The Garcia Center has gallery space that hosts rotating exhibits.
From the Ben D. Marks Collection at the Art Museum of South Texas
The tradition of “Carnival” is a time in Mexico and all over the world during the week before Lent when the villagers and townspeople gather to celebrate. These Mexican people wear the masks that they themselves have made from materials indigenous to their area. Sometimes the people create whole costumes to wear along with their masks. This is done as a celebration and a “final fling” before Eastertime. Each mask represents a different character which possesses certain qualities that have meaning in these moving morality plays.
The craft of making these masks was once an art form which was passed down from one generation to the next. Due to modern day influences the land of Mexico and the people are changing. The people in smaller villages are being exposed to commercialism, new technologies and opportunities. These new trends have opened up for them to move to larger cities for work that is more commercially based.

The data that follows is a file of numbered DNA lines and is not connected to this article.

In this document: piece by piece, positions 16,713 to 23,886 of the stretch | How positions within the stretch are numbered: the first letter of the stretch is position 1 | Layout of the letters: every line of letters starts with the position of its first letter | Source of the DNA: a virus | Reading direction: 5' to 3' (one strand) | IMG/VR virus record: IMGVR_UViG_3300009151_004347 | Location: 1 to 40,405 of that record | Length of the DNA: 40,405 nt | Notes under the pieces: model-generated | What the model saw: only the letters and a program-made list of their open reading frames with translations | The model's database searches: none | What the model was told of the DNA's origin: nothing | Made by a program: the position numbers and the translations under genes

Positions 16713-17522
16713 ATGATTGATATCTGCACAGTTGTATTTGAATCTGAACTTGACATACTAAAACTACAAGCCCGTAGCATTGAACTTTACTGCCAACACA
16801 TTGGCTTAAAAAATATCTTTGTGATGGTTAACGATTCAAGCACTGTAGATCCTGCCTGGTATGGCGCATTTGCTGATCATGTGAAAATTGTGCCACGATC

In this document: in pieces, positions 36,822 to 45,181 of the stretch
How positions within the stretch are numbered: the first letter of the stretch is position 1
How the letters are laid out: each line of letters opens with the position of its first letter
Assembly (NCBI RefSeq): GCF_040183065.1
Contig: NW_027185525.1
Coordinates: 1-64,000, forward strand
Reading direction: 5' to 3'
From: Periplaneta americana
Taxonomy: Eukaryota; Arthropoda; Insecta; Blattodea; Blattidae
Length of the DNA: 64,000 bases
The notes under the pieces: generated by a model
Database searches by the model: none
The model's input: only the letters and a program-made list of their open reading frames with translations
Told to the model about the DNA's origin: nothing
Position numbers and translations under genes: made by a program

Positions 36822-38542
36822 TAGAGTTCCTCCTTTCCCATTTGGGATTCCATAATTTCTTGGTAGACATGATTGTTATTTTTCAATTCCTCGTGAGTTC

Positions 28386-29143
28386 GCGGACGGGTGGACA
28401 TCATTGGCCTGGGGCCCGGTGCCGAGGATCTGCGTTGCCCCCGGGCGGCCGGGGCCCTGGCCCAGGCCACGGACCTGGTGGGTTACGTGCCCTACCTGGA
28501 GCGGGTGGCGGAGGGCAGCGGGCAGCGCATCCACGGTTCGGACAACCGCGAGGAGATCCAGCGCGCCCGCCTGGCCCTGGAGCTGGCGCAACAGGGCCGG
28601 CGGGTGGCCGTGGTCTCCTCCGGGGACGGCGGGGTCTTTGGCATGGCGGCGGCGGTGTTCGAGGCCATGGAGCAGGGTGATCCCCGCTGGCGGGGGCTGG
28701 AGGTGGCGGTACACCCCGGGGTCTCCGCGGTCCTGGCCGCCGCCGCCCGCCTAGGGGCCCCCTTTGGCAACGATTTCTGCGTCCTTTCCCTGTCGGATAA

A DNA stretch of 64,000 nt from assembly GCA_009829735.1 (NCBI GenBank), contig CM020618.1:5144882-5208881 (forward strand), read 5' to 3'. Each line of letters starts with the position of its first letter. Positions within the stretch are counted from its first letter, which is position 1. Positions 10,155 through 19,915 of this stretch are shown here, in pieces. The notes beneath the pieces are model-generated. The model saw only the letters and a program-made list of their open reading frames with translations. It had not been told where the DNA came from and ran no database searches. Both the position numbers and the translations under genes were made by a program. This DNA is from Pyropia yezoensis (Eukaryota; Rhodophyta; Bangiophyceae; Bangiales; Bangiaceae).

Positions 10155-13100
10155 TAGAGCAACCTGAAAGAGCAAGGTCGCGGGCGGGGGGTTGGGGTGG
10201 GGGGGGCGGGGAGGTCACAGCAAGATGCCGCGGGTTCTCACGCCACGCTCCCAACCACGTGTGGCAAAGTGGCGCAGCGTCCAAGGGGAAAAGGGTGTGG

In other cases the mask making has itself become a commercial enterprise, and many masks have been made for the purpose of selling, and not for the use of wearing them during the Carnival celebrations. In this practice, the character and unique qualities within the masks creation have become secondary to the production of large quantities of masks for sale to tourists. Many masks still around today represent the fine quality of personally crafted objects. The symbolism in this collection ranges from a Christian mask, a Devil, to a musician and many animals and people.
Open through April 23
Monday - Friday 8 a.m. - 5 p.m.
Antonio E. Garcia Arts & Education Center
2021 Agnes Street
Corpus Christi, Texas
Coming May 1-11: Elementary Fine Arts Exhibit
This exhibit will showcase selected work from Corpus Christi ISD art classes. An reception will honor contributing student artists on May 11 at 5pm.